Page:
Active zone:

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The original bedroom flow has been created as a module which can be repeated multiple times and linked to the service spaces (which are all humid – kitchen, bathroom).

Sleeping module:

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This might all seem pretentious – the end result is just a simple diagram and its by no means a complete design. But its a diagram that has a lot of work put into it to make it the right diagram, and that’s what makes a good design for a web application.

Internet Pawn

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For me, there is no startup that gloms onto the depressing zeitgeist more wretchedly than Borro which follows mockney Wonga into the foggy world of dodgy debt – the very thing that got us into this mess in the first place.

According to their testimonials, “borro’s service sits somewhere between corporate investment and pawn broker”. Exactly one Planck Length away from the latter, because in my experience, corporate investment doesn’t tend to involve leaving your wristwatch as a deposit. With its lending service, Borro wraps the world of technology, banking and the Great Recession into a nasty little ball, with a story so perfectly intertwined that it reads like contemporary Dickens.


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Borro.com, Boo.com with two ‘r’s.

Pawnbroking is when money is loaned against something real but which can be sold quicker than a house if massive interest is not paid. Its in the 7th circle of debt hell, three rings below sub prime, where desperate people sell their granny’s ring to buy crack. It’s not a nice business, but in times like this, its a thriving one.

Things that you can sell quickly have to be reasonably desirable, so pawnbrokers’ windows are full of the best things that poor people have ever owned, giving a bizarre impression of status amongst the deprived. In a pawnbroker you can find gold jewelry and expensive watches and brands that indicate respectability. If you were to extrapolate this further, a ridiculously distorted caricature of a pawnbroker in a dystopian Gatsby would store fine wines, famous paintings and fancy cars. But in this cartoon, behind the mask of respectability would be something vile and predatory.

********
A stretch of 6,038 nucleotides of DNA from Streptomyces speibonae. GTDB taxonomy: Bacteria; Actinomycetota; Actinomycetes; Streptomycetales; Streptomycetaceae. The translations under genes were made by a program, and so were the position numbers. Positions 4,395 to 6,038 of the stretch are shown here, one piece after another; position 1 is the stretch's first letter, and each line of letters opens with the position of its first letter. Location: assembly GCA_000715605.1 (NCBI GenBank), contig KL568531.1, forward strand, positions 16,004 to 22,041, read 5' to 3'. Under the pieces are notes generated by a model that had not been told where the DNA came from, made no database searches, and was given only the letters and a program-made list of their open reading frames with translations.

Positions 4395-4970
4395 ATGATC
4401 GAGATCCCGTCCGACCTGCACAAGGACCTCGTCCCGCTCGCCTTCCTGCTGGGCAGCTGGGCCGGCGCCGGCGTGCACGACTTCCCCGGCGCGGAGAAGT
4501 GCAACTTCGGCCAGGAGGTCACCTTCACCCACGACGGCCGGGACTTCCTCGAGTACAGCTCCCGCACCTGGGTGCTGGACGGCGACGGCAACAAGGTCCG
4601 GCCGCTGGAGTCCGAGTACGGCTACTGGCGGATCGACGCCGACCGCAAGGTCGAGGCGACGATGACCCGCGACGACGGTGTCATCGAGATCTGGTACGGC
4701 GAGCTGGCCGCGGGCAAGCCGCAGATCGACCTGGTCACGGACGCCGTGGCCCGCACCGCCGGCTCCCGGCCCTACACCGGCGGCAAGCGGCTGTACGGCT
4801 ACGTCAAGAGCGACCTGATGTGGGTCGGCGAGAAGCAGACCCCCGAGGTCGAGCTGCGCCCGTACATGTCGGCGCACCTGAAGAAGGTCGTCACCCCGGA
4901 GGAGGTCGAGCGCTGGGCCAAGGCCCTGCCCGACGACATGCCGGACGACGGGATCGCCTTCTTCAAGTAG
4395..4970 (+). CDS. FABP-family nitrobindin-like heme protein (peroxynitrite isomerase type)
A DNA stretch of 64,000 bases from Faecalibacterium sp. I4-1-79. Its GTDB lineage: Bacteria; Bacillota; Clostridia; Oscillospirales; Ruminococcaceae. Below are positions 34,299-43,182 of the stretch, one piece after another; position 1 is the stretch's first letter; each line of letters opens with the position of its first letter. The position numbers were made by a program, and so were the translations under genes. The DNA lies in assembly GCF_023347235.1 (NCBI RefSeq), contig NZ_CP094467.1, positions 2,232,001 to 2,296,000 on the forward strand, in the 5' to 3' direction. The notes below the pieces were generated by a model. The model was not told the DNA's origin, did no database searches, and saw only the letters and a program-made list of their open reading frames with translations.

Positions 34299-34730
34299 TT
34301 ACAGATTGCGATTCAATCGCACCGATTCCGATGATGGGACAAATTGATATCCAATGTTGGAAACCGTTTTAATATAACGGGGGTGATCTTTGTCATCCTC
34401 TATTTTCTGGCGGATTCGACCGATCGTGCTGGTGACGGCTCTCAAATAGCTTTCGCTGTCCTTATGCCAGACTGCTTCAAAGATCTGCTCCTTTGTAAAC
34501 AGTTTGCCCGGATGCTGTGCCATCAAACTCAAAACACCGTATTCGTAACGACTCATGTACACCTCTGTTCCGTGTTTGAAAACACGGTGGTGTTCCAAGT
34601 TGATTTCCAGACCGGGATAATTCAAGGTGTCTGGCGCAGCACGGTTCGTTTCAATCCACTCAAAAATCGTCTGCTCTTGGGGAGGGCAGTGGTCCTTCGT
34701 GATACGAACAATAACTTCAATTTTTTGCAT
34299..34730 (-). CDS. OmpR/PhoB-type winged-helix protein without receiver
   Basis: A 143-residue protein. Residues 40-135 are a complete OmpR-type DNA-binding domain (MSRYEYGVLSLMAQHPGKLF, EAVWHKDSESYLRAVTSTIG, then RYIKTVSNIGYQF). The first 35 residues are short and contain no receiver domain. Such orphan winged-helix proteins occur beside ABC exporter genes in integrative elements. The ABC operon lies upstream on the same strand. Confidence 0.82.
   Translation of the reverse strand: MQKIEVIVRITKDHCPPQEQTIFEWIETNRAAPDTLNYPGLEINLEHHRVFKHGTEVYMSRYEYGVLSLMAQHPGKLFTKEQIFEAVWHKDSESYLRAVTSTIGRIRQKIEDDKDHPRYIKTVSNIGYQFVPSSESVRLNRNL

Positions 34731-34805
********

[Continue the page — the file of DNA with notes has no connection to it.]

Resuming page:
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Montague Tigg outside the London pawnshop.


This Gatsbyesque image of diamonds & Porsche’s is exactly what Borro claim to have attached to pawnbroking and without the vileness behind. Sections on their site include diamonds, gold, fine-art and antiques, vintage cars and, unbelievably, luxury yachts. Items are stored in time-locked steel cages with ‘tremblers’ and 24/7 CCTV, except the yachts of course! In addition there is a section on their site about their values which outline ways they differ from the normal practice of pawnbroking.

There are a number of possible reasons for selling pawnbroking as upmarket, whether they work or not. You could try to make pawnbroking completely up-market with a more lucrative clientele or you could make it less downmarket using a few rich users as anchor clients to attract the masses or you could create the illusion that rich people are using the service to reduce the stigma which a user base of ordinary pawnbroker clients would feel.

So is it real?

According to the Wall Street Journal, which has a piece based on an article in the London Times, it is: “Pawnbrokers to the Rich Boom in Britain” Now if this piece had predated Borro’s current PR push I might have been less skeptical that Borro is meeting a genuine demand for rich people to suddenly use pawnbrokers. But it doesn’t, and there are no other facts in the piece to backup any trend. Note the headline isn’t: “Pawnbroker to the Rich Booms in Britain” it’s plural, as if Borro is the winner in a vast new space. It isn’t just claiming that Borro is booming, but that the rich are also busting.



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Its in the journal so it must be true.

But the rich are not going bust in droves. In fact one of the defining trends of the Great Recession is that the gap between rich and poor has widened. If, as the WSJ article says, “borro is sending tow trucks to posh enclaves like Kensington, Chelsea and Fulham to pick up an ever growing list of Porsches and BMW’s”, why have property prices bucked the national UK trend and steadfastly continued to increase there? Sure, the business of pawnbrokers may be thriving, expanding their client base to nip at the heels of the middle classes, but I doubt the last resort lender of the bottom percentage has become a favored recourse for the 1%. In fact the 1% are more likely to be found funding sites like Borro, these days, with nowhere else to put their money.